Sharyn McCrumb photograph by Jerry Bauer

I started thinking about Sharyn McCrumb after reading this post from Medusa’s Library. While talking about a section of The Hunger Games, she mentions a book called The Hum and the Shiver by Alex Bledsoe. It’s set in East Tennessee. I was immediately filled with a desire to read this book, partly because it sounds cool, and partly because I’m always looking for books set in East Tennessee. In a pinch western North Carolina or southwest Virginia will also do.

I married into a love for that region.  My husband BK is from East Tennessee, and he still misses it, years after moving away. We go back pretty often, but usually it’s to help take care of an aging relative, so there’s not a lot of opportunity to really get out and appreciate the beauties of the area. But that’s what books are for, right?

Anyway, now I can’t wait to read The Hum and the Shiver, just as soon as I can get to the library. Just the fact that it exists made me nostalgic for Sharyn McCrumb’s books, and I that’s what got me wondering whatever happened to her.  Full disclosure: I don’t know her personally, and haven’t kept up with her writing as well as I ought.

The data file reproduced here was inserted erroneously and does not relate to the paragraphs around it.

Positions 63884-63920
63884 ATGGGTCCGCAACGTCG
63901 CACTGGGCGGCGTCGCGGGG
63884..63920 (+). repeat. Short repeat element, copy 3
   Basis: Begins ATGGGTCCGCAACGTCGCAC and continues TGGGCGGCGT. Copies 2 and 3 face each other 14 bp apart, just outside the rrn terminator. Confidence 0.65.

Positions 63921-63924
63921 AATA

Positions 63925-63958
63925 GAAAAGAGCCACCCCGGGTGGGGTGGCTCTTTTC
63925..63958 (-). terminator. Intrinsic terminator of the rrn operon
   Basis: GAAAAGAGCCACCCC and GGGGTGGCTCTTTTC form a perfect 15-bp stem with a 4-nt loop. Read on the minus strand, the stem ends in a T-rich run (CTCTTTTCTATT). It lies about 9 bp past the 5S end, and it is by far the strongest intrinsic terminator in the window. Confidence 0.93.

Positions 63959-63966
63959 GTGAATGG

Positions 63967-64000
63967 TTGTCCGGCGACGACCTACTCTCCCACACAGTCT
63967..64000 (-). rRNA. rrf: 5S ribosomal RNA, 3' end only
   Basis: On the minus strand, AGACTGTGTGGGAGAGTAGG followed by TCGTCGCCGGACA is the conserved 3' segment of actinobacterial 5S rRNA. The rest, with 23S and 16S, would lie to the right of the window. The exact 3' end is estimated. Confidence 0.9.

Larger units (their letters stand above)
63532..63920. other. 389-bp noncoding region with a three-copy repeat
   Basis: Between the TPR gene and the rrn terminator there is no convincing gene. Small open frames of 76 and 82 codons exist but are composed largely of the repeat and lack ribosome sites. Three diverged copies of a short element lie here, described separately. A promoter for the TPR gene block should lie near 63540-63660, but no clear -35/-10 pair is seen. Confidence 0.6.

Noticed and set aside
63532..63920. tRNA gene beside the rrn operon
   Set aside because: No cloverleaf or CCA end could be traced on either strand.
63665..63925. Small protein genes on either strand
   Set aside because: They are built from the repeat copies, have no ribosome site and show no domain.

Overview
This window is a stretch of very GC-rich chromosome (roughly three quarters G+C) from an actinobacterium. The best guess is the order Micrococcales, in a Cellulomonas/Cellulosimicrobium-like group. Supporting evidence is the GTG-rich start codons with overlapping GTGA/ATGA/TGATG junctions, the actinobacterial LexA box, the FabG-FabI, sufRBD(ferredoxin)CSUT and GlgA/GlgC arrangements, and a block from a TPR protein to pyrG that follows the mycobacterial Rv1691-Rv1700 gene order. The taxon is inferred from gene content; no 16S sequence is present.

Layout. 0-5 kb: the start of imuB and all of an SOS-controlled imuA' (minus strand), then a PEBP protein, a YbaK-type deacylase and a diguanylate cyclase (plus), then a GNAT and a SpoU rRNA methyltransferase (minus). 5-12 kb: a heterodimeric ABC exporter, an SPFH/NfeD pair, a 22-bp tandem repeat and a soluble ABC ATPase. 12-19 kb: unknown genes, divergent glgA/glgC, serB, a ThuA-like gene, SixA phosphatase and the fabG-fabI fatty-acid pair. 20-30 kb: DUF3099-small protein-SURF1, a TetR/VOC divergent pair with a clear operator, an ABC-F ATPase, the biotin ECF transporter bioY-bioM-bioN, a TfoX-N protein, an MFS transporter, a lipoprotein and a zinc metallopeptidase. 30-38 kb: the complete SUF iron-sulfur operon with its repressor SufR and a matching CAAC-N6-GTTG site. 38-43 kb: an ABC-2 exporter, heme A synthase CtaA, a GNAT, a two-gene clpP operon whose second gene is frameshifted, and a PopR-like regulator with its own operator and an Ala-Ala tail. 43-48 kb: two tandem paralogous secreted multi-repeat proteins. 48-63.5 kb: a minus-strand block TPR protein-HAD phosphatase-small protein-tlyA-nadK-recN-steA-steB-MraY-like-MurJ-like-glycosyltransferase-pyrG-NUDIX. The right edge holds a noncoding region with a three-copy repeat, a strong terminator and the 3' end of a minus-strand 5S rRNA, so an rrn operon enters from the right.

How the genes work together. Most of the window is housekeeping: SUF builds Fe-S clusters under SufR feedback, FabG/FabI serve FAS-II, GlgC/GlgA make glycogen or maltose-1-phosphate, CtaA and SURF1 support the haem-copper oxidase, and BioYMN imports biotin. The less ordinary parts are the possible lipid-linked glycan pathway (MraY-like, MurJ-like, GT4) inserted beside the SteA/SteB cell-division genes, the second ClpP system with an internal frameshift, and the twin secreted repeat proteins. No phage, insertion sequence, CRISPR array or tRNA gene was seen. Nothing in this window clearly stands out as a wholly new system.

BK & I first started reading Sharyn McCrumb when she wrote a couple of novels – the Jay Omega series – for TSR. This would have been back in the very early 90s.  Her first novel was Bimbos of the Death Sun, published in 1988. The next novel of hers that I read was Zombies of the Gene Pool. It’s a mark of both BK’s and my geekiness that we first became aware of her work through what she wrote for TSR. They’re set in the world of  role-play gamers and science fiction/fantasy fans, which is irretrievably what we were back in those days. It’s interesting to me that we didn’t become aware of her Elizabeth McPherson novels until we started reading a lot more mysteries.

We kind of lost track of Sharyn McCrumb after we ran out of Elizabeth McPherson novels. Part of that is because her Ballad Novels, for which she is arguably best known, are more difficult to read than some of her lighter works. In addition, I think our library was slow to acquire her later books (post ~1998), possibly because she was more on people’s radar around 1995, when she won just about every mystery award there is for She Walks These Hills.


When we did start reading the Ballad Novels, they were gorgeous, the kind of book that made BK think longingly of home. They were also a welcome antidote to the kind of portrayal one usually sees of mountain people, wherein they might be called hillbillies. These portrayals are wearisome and irksome in the extreme. Sharyn McCrumb knows and loves these people. You can hear the voices of mountain people in her work. Yet she never does a caricature; her characters seem real and wonderful.

So the answer to the question of “Whatever happened to Sharyn McCrumb?” is answered. Thank you, Internet! She hasn’t gone anywhere. I haven’t read her for a while, but I want to go back and pick up some of her novels I’ve missed. Whenever I need to revisit East Tennessee, she’ll be there.